Capitalist Realism

by Mark Fisher

So long as we believe (in our hearts) that capitalism is bad, we are free to continue to participate in capitalist exchange

The fantasy being that western consumerism, far from being intrinsically implicated in systemic global inequalities, could itself solve them. All we have to do is buy the right products.

We see this trend happening more and more nowadays with companies that sell bio, fair-trade, etc, which even when being better, they are still promoting consumerism.

The relationship between capitalism and eco-disaster is neither coincidental nor accidental: capital's `need of a constantly expanding market`, its `growth fetish`, mean that capitalism is by its very nature opposed to any notion of sustainability.

Education as a lifelong process ... Training that persists for as long as your working life continues ... Work you take home with you ... Working from home, homing from work. A consequence of this `indefinite` mode of power is that external surveillance is succeeded by internal policing.

Control societies are based on debt rather than enclosure; but there is a way in which the current education system both indents and encloses students. Pay for your own exploitation, the logic insists - get into debt so you can get the same McJob you could have walked into if you'd left school at sixteen.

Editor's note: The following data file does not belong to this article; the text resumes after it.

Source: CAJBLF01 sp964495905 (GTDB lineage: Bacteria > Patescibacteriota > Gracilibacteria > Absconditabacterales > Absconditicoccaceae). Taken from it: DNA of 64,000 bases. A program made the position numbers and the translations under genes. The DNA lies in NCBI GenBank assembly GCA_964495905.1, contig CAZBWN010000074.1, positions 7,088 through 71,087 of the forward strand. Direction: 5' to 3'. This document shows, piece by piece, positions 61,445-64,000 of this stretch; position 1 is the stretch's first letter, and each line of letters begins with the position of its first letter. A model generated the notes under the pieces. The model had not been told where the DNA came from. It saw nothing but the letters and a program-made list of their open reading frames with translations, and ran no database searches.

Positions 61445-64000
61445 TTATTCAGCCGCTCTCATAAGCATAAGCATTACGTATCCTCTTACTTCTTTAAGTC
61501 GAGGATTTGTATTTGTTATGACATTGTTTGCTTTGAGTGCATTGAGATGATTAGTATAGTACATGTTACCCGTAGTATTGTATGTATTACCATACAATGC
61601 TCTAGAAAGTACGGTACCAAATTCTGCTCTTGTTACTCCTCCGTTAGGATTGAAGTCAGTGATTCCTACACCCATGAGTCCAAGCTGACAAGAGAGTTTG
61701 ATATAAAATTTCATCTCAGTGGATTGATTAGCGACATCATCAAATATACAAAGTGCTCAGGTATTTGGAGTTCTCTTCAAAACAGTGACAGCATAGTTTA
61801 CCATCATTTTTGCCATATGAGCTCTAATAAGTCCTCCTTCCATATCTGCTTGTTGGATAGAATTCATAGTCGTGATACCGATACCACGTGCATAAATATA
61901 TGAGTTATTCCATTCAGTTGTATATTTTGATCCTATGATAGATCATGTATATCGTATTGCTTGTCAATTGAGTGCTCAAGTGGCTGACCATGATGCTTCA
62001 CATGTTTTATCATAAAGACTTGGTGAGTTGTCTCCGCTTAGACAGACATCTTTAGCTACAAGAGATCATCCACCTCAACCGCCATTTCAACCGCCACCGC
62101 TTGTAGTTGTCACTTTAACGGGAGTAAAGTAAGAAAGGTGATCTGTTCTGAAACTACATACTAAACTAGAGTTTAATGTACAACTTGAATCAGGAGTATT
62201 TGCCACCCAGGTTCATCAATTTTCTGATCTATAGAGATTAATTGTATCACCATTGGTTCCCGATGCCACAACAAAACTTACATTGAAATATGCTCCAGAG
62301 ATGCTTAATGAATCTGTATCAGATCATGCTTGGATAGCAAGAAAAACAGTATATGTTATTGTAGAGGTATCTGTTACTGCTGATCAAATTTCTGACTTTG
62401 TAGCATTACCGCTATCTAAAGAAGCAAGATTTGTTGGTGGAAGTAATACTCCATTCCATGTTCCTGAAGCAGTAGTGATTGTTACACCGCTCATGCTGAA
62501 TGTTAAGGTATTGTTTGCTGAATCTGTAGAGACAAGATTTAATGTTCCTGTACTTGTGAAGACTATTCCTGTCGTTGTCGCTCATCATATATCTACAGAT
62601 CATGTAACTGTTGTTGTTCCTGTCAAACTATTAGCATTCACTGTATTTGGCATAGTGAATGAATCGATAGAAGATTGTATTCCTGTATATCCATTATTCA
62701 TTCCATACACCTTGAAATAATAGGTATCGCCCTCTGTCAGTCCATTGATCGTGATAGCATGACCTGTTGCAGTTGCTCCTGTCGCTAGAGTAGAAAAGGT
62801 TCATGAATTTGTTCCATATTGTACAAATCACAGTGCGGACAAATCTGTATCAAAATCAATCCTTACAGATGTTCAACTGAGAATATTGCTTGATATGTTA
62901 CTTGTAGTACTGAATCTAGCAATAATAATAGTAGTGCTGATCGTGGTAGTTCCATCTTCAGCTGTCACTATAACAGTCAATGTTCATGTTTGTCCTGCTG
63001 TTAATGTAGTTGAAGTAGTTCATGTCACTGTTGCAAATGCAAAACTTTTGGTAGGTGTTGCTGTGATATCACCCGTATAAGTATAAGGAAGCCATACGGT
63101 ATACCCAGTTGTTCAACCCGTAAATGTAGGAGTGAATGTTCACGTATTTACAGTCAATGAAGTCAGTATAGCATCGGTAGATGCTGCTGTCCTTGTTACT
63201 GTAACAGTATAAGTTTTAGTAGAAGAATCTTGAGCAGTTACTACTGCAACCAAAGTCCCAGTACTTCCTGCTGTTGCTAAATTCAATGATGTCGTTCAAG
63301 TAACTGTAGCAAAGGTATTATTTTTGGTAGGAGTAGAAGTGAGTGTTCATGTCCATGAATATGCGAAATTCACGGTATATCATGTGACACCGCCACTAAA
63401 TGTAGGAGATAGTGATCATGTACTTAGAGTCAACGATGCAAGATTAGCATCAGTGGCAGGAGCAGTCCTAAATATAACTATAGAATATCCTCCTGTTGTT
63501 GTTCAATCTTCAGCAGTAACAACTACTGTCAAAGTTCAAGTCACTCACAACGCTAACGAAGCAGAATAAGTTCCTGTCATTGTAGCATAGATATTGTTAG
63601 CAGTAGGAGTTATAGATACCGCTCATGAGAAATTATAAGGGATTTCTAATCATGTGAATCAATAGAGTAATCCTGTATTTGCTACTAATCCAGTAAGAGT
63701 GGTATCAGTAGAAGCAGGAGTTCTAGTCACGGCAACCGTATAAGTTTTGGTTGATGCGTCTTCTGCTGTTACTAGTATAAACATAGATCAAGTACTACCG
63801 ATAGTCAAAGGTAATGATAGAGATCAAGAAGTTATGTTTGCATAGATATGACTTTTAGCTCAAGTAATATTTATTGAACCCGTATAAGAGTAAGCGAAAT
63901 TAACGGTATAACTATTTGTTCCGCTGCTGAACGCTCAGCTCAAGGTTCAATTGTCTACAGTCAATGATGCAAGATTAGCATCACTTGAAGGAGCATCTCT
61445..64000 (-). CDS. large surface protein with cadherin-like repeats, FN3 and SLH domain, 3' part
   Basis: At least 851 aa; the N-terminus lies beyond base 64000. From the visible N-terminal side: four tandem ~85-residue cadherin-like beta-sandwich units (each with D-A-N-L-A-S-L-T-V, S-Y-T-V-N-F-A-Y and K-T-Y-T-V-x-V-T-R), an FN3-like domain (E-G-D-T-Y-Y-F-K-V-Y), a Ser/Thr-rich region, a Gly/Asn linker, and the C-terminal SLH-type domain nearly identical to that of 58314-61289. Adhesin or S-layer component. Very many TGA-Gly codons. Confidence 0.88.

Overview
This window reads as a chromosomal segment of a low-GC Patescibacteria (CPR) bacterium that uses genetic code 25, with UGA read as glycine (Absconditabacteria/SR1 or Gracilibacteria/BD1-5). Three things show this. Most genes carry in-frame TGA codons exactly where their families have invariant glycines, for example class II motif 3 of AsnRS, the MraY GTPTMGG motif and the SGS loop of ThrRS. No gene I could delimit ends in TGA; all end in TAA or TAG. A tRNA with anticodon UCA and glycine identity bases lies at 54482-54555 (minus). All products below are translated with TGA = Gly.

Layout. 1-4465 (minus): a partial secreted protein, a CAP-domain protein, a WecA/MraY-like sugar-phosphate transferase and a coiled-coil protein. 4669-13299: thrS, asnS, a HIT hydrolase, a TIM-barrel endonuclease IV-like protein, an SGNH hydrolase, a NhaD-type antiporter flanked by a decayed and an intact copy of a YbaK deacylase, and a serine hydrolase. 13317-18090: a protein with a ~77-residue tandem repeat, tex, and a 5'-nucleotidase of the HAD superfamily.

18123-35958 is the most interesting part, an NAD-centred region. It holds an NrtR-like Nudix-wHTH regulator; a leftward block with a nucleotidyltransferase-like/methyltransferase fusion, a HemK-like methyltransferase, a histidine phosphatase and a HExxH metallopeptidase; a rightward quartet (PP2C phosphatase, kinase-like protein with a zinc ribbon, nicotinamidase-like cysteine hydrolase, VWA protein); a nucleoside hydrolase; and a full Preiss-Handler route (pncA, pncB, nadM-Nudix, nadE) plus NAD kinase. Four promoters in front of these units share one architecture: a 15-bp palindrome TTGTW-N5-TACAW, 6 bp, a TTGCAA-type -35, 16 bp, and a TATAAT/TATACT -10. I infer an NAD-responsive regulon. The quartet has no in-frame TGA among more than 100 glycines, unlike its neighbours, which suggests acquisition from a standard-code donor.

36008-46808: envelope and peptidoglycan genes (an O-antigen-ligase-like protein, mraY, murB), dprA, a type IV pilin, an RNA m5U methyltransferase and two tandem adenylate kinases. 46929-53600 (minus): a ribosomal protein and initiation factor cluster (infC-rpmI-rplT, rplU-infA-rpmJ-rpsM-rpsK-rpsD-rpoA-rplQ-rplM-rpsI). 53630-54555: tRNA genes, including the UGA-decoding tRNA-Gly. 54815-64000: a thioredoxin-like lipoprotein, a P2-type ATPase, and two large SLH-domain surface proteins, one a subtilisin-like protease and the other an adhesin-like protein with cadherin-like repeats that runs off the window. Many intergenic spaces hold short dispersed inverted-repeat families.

Does anyone really think, for instance, that things would improve if we replaced the whole managerial and banking class with a whole new set of (`better`) people? Surely, on the contrary, and that while the structure remains, the vices will reproduce themselves.

Freedom, Spinoza shows, is something that can be achieved only when we can apprehend the real causes of our actions, when we can set aside the `sad passions` that intoxicate and entrance us ... what we see instead is a reductive, hedonic model of health which is all about `feeling and looking good`. To tell people of how to lose weight, or how to decorate their house, is acceptable; but to call for any kind of cultural improvement is to be oppressive and elitist.

the goal of a genuinely new left should not be to take over the state but to subordinate the sate to the general will

We need to begin, as if for the first time, to develop strategies against a Capital which presents itself as ontologically, as well as geographically, ubiquitous.

Nothing contradicts capitalism's constitutive imperative towards growth more than the concept of rationing goods and resources.